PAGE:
The number of annuities being sold has fallen by nearly 90 per cent since the pensions freedoms was first announced, data from the FCA has found.
Figures given by the regulator’s acting chief executive Tracey McDermott to the Treasury Select Committee showed that there were 89,000 annuities sold in the second quarter of 2013. This compared to 12,000 so far in the second quarter of 2015 – a fall of 87 per cent.
Ms McDermott said: “Some of this may be because there were more people waiting to access their pensions as result of the [19 March 2014] announcement of the pension freedoms, so we need to watch a little more over time to see what that this stabilises as.
“But I think we can be fairly confident that there will be a significant reduction in the amount of annuities sold.
“One of the most challenging things around implementing the pension reforms is encouraging people to think about longevity and sustainable income, so the risk warnings we require to be given make it very clear that this is the money you have to live on for the rest of your life, potentially.”
She told the committee that some providers are working on new products and said the FCA is working with them, but admitted that not very many had made it to market yet.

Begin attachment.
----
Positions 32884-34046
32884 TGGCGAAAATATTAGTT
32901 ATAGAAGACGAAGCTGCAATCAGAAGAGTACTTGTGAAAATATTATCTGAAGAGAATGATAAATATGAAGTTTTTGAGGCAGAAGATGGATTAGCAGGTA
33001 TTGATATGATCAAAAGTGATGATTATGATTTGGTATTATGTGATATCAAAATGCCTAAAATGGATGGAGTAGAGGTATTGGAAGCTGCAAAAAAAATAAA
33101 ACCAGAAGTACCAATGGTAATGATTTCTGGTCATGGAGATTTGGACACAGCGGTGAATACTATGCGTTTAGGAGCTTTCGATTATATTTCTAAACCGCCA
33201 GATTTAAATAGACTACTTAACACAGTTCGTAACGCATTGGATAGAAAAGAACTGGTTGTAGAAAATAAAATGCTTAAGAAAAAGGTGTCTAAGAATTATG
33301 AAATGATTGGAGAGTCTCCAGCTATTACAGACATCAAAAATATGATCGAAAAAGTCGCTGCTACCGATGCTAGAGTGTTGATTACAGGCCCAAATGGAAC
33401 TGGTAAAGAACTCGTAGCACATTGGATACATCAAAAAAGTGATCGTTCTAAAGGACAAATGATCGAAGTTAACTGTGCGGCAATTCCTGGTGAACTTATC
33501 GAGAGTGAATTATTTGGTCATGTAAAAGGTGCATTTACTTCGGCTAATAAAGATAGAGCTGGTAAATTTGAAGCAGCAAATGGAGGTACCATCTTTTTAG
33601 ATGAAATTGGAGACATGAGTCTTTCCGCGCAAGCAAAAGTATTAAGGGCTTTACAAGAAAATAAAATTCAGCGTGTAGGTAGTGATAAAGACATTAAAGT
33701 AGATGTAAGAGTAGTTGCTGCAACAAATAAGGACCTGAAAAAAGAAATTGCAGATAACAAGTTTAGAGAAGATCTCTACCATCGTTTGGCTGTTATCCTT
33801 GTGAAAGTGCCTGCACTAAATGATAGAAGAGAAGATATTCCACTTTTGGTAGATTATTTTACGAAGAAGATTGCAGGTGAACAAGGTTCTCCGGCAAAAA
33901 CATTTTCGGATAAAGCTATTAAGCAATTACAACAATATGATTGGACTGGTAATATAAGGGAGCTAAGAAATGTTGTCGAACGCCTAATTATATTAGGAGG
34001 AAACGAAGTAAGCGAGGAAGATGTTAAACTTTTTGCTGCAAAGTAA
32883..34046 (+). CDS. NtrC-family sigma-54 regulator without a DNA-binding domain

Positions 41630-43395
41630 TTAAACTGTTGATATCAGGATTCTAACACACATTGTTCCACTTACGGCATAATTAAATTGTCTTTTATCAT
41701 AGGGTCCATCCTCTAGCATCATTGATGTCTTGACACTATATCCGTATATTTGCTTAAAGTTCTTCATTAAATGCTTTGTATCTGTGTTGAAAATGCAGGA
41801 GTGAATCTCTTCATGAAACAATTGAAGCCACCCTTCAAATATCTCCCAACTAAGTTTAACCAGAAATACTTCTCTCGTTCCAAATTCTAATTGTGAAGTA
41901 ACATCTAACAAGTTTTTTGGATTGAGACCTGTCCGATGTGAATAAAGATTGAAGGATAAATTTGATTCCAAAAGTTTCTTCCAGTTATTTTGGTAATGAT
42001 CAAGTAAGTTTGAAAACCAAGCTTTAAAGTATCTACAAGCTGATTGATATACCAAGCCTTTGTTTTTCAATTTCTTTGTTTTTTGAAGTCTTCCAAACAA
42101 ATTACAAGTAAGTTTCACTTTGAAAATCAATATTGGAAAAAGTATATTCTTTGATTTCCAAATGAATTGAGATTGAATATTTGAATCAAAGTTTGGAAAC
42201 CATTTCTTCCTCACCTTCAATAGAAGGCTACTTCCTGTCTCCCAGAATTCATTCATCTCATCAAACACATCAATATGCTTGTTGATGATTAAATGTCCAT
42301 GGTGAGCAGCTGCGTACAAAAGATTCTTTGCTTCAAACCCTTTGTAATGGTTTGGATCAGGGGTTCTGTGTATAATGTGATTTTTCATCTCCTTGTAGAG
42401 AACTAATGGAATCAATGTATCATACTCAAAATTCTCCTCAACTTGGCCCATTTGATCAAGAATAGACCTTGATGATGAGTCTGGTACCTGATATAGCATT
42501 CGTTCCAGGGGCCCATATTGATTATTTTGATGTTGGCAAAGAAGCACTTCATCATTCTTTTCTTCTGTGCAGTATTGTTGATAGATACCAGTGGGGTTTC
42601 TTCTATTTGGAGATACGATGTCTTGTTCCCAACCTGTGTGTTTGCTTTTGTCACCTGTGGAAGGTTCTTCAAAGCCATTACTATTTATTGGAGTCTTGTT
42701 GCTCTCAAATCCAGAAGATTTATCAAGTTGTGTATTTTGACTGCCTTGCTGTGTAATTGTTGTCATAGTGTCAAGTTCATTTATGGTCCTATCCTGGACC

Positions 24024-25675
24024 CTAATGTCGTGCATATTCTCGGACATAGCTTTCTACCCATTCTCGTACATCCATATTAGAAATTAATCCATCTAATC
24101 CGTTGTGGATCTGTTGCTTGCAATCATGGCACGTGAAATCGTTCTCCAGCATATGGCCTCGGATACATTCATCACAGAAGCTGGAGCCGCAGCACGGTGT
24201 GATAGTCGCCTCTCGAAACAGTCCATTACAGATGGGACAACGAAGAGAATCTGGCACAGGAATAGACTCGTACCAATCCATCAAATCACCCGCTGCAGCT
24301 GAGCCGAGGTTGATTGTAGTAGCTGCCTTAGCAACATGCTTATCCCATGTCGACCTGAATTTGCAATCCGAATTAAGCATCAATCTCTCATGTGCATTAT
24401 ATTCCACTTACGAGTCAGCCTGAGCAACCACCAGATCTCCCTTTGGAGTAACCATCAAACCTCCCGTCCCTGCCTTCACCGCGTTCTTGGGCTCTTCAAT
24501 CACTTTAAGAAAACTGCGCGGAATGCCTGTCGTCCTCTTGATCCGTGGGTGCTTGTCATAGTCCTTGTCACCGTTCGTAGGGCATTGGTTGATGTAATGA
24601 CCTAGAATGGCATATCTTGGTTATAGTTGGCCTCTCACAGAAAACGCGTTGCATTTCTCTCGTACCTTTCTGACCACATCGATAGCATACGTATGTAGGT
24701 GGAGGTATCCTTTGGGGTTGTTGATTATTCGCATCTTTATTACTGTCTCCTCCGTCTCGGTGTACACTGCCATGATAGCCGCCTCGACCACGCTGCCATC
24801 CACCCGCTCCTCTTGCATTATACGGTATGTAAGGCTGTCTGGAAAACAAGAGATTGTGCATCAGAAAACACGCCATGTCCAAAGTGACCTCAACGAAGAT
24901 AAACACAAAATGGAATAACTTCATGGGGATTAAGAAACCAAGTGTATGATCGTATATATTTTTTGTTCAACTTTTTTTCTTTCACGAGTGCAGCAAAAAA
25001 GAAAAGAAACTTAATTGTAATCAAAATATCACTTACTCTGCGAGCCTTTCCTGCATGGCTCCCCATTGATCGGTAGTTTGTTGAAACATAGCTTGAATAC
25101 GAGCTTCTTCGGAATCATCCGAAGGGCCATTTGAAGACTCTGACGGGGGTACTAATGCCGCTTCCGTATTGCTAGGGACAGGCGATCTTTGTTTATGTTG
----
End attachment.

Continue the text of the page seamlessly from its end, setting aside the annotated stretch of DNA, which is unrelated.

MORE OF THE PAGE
Ms McDermott said: “I don’t think it worries us [that few new products have made it to market yet] because I think we would prefer people to think about it carefully and get the product right rather than rush products onto the market.”
|Annuity sales by quarter according to the FCA|
One of the companies that launched a new product is Aegon UK. It launched variable annuities that generate approximately £7bn a year of new business in the US for the company.
Duncan Jarrett, managing director for retail and at Retirement at Aegon UK, said: “The challenge now facing those at retirement is how to generate a regular income.
“The ability to take cash as and when you need it from your pension might work well for those opting for a phased retirement, whereby they retain a regular income through work, but for those who are fully retired, a regular income is likely to be a priority.”
Mark Stopard, head of product development at Partnership said: “While the pension freedoms have provided people with more choice on how they can access their retirement savings, it has not changed the basic fact that people need to make a relative fixed asset last an indeterminate amount of time.
“Annuities allow people to manage this risk by guaranteeing to provide a regular income whether someone lives for 10, 20 or 30 years in retirement.”
Susan Hill, a chartered financial planner with Hertfordshire-based Susan Hill Financial Planning, said: “I am a believer in annuities, and enhanced annuities are the first thing I test before looking at flexi drawdown and telling my clients what they can have absolutely guaranteed for the rest of their life.”